The Story Of Ken Levine, From The Beginning To The Next Bioshock

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Bioshock

If today we increasingly talk about video games as a cultural expression, it is also thanks to Ken Levine . Loved or hated, the “father of BioShock” plays a leading role in the game industry , thanks to the profound sensitivity that permeates its productions, not only from a content point of view, but also for innovative choices related to game design. But behind the Ken Levine character of the industry which person is hidden? How did your peculiar video game idea come about? Let’s try to answer these and other questions by retracing the life of the American videogame author, made up of Dungeons & Dragons (D&D), science fiction and Ultima Underworld, but also of philosophy and literature, with the objectivism of Ayn Rand and the dystopia of George Orwell. A journey, therefore, between the most disparate themes to learn more about one of the most unconventional personalities of the videogames world

The Ken Levine solitary nerd and writer of comedies

An inveterate D&D player and table games, a film and comic eater: as a child Ken Levine was all of these things, summed up in the word nerd.
Today there would be nothing wrong with the term, but in the seventies the situation was quite different. At the time, in fact, the nerds were really the losers of society , with strange and niche passions, difficult to spread without the help of the internet.
For this reason, Ken Levine’s childhood spent in solitude, in his room in Queens of New York, throwing dice on the floor for every character he created for his D&D campaign.
Despite this, as a child he always had the support of his parents who – as reported in an interview onPlayStation.Blog – they saw in the game and in the use of fantasy the best tools to let express the creativity of the child.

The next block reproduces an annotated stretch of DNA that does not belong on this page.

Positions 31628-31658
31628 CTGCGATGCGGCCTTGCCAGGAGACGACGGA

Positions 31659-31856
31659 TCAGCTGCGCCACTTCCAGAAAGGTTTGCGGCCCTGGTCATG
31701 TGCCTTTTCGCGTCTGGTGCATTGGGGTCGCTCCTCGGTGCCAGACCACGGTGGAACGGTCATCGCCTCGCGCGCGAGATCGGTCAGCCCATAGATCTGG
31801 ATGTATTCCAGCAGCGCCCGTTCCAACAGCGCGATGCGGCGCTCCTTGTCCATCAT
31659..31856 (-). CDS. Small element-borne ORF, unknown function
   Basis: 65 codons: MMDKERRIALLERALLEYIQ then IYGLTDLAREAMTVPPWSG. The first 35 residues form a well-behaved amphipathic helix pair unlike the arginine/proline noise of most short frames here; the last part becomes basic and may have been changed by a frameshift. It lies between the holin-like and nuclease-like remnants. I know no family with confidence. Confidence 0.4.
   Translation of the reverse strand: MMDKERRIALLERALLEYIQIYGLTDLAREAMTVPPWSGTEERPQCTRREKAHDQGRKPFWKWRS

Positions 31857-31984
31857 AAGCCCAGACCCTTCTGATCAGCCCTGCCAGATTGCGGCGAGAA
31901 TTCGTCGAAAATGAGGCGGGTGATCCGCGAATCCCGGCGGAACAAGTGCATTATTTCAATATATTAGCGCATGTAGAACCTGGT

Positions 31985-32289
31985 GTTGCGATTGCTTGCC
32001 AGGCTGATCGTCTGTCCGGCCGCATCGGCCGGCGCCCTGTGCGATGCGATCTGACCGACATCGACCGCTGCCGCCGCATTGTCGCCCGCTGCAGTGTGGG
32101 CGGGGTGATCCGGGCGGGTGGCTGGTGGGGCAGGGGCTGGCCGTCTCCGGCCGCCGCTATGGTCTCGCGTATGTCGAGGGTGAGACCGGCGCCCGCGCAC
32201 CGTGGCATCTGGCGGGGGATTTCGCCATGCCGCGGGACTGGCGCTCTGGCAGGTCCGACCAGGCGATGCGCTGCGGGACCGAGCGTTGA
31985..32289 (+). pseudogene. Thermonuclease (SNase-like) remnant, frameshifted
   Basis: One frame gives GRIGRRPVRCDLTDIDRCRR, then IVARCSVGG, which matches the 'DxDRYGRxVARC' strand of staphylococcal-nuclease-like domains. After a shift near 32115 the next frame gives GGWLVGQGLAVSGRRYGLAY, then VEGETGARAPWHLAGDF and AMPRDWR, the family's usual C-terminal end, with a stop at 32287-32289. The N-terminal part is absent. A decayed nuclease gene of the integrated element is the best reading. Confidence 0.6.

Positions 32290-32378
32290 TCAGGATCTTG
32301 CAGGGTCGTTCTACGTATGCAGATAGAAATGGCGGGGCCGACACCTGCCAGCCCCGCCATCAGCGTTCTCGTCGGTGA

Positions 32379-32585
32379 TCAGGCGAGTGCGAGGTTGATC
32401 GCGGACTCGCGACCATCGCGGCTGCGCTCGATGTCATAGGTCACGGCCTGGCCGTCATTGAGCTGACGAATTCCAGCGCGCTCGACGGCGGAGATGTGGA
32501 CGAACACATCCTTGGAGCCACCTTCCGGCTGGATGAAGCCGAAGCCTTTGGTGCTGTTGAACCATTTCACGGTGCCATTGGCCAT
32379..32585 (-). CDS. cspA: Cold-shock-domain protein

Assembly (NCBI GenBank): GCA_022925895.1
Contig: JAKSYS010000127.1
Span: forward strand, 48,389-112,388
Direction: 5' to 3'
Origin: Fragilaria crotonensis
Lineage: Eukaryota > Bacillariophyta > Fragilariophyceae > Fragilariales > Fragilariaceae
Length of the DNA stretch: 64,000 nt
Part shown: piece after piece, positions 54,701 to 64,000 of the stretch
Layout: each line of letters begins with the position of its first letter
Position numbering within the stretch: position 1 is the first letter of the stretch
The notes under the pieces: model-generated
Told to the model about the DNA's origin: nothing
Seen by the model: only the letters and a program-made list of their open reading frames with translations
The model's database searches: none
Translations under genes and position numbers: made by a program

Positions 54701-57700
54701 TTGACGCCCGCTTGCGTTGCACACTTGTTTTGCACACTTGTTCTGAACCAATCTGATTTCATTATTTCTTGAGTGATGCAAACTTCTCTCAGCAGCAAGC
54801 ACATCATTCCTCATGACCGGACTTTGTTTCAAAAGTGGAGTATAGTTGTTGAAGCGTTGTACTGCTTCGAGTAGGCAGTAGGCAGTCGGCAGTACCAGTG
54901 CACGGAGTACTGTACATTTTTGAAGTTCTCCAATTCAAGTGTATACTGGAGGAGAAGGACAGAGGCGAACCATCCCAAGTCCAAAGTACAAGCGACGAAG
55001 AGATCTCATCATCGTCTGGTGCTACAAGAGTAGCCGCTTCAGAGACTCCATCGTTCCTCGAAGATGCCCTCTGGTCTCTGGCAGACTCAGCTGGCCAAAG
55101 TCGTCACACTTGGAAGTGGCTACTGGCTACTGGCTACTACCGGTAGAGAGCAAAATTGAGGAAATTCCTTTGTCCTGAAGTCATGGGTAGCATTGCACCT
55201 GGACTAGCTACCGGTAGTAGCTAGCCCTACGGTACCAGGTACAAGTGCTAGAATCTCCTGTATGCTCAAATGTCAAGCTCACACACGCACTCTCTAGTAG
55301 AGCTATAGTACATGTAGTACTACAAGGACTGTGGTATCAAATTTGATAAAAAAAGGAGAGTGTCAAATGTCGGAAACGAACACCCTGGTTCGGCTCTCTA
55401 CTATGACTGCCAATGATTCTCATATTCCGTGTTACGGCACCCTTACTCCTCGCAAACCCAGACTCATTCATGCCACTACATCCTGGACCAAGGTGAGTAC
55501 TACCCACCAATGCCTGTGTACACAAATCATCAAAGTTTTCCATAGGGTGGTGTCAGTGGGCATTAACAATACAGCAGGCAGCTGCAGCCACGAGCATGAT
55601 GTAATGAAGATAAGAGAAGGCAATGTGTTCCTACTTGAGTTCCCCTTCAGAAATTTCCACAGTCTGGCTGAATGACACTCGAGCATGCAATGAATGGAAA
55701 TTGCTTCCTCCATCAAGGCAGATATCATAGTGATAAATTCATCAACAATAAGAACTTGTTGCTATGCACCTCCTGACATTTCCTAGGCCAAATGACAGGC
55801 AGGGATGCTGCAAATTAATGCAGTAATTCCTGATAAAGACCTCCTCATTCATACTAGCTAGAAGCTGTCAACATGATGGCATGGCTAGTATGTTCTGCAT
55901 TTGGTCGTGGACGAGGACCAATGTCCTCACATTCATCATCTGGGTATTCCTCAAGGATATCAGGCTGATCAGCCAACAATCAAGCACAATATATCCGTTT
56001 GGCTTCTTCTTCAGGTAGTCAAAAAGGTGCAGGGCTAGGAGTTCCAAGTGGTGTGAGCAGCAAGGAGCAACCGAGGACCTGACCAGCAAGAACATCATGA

This was also played by his older brother, a lover of board games, and in particular by Avalon Hill’s Panzer , based on military strategy and tactics.
Growing up, Ken Levine became interested in science fiction, through Star Wars and Star Trek , and in video games, with Maneater , an electronic game based on Steven Spielberg’s Shark .
He also received the Atari 2600 for Hanukkah as a gift from his father, although the most played title in his youth was certainly The Legend of Zelda on NES, because of which he was even left by his girlfriend at the time.

On the training side, Ken Levine always had a predisposition to tell stories, so he decided to study script at Vassar College in Poughkeepsie. After completing his studies, Levine decided to move to Los Angeles to start his career as a screenwriter, something he never actually did, as he was mostly contacted to write comedies, a genre unsuitable for his way of being. The future videogame author looked at Arthur Miller and John Steinbeck, he wanted to achieve their genius, and the path that was taking shape in front of him could not allow it.
The disappointing Los Angeles experience convinced him to return to New York, hoping to obtain a professional redemption. Unfortunatelynot even the Big Apple met her dream , given that she mainly dealt with scripts for small theater companies who performed in the streets, near the Broadway area.
It was a particularly heavy period for him, discouraged by the harsh reality of not being able to break into the show with authorial works.